Richard Serra at Gagosian Gallery in Chelsea through November 29, where two massive works are on exhibition: Junction, 2011, and Cycle, 2010
On the heels of a spectacular retrospective drawing show at the Metropolitan Museum of Art this past spring/summer (shown left, photo by Ozier Muhammed for the New York Times), comes this equally spectacular sculpture show at Gagosian Gallery, up through the end of the month. Size is the issue—as in big, as in huge, as in gargantuan—both in the oilstick-on-paper drawings assembled at the Met, and in the vertiginous double-walled maze in nearly three-inch-thick rolled steel at Gagosian.
Space is also the issue, of course. “I consider space to be a material,” says the artist, who manipulates his physical material so that you make your way vertiginously through torqued and tilted walls, unsure whether the floor is giving way under you, the walls are closing in, or you’re somehow unable to maintain your previous relationship to gravity.
Aerial view of Junction from the gallery website. This image was on a $20 poster that sold out in a flash
Installation views from the gallery website, above and below
As a decidedly non-spatial person, I couldn’t fathom the shape of what I was seeing at ground level, even with a poster showing an aerial view of Junction and installation shots from the gallery's website (three b/w images above). Where did Junction end and Cycle begin? I don't know. So I just followed my nose through the maze and made my way around the works. Here's some of what I saw:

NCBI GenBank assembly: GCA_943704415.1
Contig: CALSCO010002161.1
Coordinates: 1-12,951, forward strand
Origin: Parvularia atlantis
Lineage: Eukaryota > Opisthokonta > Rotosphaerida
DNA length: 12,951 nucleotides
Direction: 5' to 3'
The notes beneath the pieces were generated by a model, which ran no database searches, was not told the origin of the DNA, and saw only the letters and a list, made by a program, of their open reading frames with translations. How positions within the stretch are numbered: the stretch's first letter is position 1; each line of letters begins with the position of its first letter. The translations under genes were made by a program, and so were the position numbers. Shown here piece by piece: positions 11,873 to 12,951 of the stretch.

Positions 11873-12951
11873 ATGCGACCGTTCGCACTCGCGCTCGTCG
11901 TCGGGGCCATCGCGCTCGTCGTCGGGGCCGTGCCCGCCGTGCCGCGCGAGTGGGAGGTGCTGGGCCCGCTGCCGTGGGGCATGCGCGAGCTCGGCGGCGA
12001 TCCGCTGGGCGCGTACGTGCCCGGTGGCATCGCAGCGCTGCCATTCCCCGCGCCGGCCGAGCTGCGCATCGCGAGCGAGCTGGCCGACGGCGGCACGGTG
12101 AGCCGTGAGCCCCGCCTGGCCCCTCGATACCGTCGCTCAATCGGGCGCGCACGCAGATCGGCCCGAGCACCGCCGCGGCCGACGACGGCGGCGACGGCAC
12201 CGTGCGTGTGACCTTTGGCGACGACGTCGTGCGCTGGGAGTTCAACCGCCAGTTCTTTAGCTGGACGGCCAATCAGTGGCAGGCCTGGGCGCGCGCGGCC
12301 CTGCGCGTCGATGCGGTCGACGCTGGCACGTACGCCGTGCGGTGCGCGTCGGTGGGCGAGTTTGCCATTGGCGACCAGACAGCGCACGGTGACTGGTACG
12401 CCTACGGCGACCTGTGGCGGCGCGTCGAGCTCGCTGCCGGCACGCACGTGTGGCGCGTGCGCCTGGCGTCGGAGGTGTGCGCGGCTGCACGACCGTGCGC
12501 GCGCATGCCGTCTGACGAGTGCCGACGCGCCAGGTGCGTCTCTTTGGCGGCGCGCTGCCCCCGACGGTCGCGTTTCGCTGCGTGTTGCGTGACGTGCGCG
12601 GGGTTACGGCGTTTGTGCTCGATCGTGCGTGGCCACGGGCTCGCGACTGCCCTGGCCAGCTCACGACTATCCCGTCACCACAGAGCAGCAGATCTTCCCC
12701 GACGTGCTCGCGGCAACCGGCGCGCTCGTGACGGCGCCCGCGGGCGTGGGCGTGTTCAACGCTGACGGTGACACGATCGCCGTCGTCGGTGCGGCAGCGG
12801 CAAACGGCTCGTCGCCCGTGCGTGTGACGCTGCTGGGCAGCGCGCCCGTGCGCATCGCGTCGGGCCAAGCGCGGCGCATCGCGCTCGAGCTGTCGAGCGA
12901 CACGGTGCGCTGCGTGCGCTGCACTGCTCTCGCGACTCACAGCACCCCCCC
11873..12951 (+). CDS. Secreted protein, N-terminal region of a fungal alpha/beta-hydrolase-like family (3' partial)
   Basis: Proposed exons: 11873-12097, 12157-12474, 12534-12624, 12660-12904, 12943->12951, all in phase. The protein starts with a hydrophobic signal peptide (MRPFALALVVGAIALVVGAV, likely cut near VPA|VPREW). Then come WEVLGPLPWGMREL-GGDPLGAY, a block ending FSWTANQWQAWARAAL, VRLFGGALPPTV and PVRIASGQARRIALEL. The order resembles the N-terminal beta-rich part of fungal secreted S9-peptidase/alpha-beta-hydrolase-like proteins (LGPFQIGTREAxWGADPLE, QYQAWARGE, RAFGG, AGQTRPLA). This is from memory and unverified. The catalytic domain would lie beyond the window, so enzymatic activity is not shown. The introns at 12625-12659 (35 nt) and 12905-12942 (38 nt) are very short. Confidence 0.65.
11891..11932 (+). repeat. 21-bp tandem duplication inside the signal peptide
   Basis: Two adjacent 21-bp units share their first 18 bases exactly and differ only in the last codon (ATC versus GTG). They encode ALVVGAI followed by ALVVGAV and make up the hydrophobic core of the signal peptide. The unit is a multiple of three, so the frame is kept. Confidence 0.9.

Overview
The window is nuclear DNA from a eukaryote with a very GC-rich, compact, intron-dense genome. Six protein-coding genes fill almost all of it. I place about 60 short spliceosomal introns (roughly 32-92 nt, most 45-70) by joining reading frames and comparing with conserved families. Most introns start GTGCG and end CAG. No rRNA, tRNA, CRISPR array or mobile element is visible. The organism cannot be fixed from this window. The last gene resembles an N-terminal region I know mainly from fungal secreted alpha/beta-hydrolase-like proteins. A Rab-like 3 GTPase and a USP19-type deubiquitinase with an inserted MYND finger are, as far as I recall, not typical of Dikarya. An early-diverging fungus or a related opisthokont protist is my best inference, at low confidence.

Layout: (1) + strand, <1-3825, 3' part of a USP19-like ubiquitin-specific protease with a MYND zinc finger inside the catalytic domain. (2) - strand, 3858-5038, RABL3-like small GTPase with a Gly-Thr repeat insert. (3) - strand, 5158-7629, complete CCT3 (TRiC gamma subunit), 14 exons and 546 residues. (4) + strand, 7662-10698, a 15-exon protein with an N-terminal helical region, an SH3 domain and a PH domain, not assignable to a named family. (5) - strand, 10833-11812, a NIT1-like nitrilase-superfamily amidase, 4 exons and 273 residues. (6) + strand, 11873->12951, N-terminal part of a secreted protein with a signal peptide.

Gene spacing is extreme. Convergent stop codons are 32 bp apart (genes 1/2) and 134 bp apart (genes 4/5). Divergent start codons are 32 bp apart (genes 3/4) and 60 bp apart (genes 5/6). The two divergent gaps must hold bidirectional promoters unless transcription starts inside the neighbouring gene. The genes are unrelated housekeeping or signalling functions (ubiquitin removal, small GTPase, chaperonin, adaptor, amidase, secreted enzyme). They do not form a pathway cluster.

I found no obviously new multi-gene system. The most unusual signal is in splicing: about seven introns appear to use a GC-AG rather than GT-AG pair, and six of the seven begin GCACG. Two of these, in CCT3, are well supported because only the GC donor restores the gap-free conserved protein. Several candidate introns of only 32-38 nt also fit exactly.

Above: View from the gallery entrance
Below: view from the other side of the gallery
A panoramic shot
To my painter’s eye, the color is as compelling as the forms. You have a new appreciation of the color “rust” after seeing the oxidized surfaces of the works, with their warm, almost velvety surfaces. (Want to read more about Serra's surfaces? Type in "Richard Serra at MoMa" in the internal Google search bar, right, and links to few previous posts of mine will appear at the top of this post.)
I felt a little drunk walking through some of these passages. I had the same feeling climbing the steps inside the Tower of Pisa years ago, when you could still enter the structure. When your relationship to perpendicularity changes, wooze ensues.
The work is so massive that you don't think about the thickness of the steel until you see a visible edge. That's my hand below to give you a sense of the thickness of the rolled plates, about three inches
Another unexpected quality to the work is the "pattern" in the rust, which must be a result of the forging and rolling process. To my eye there are waterfalls and wood grains. My favorite, below, is almost art nouveau in its pattern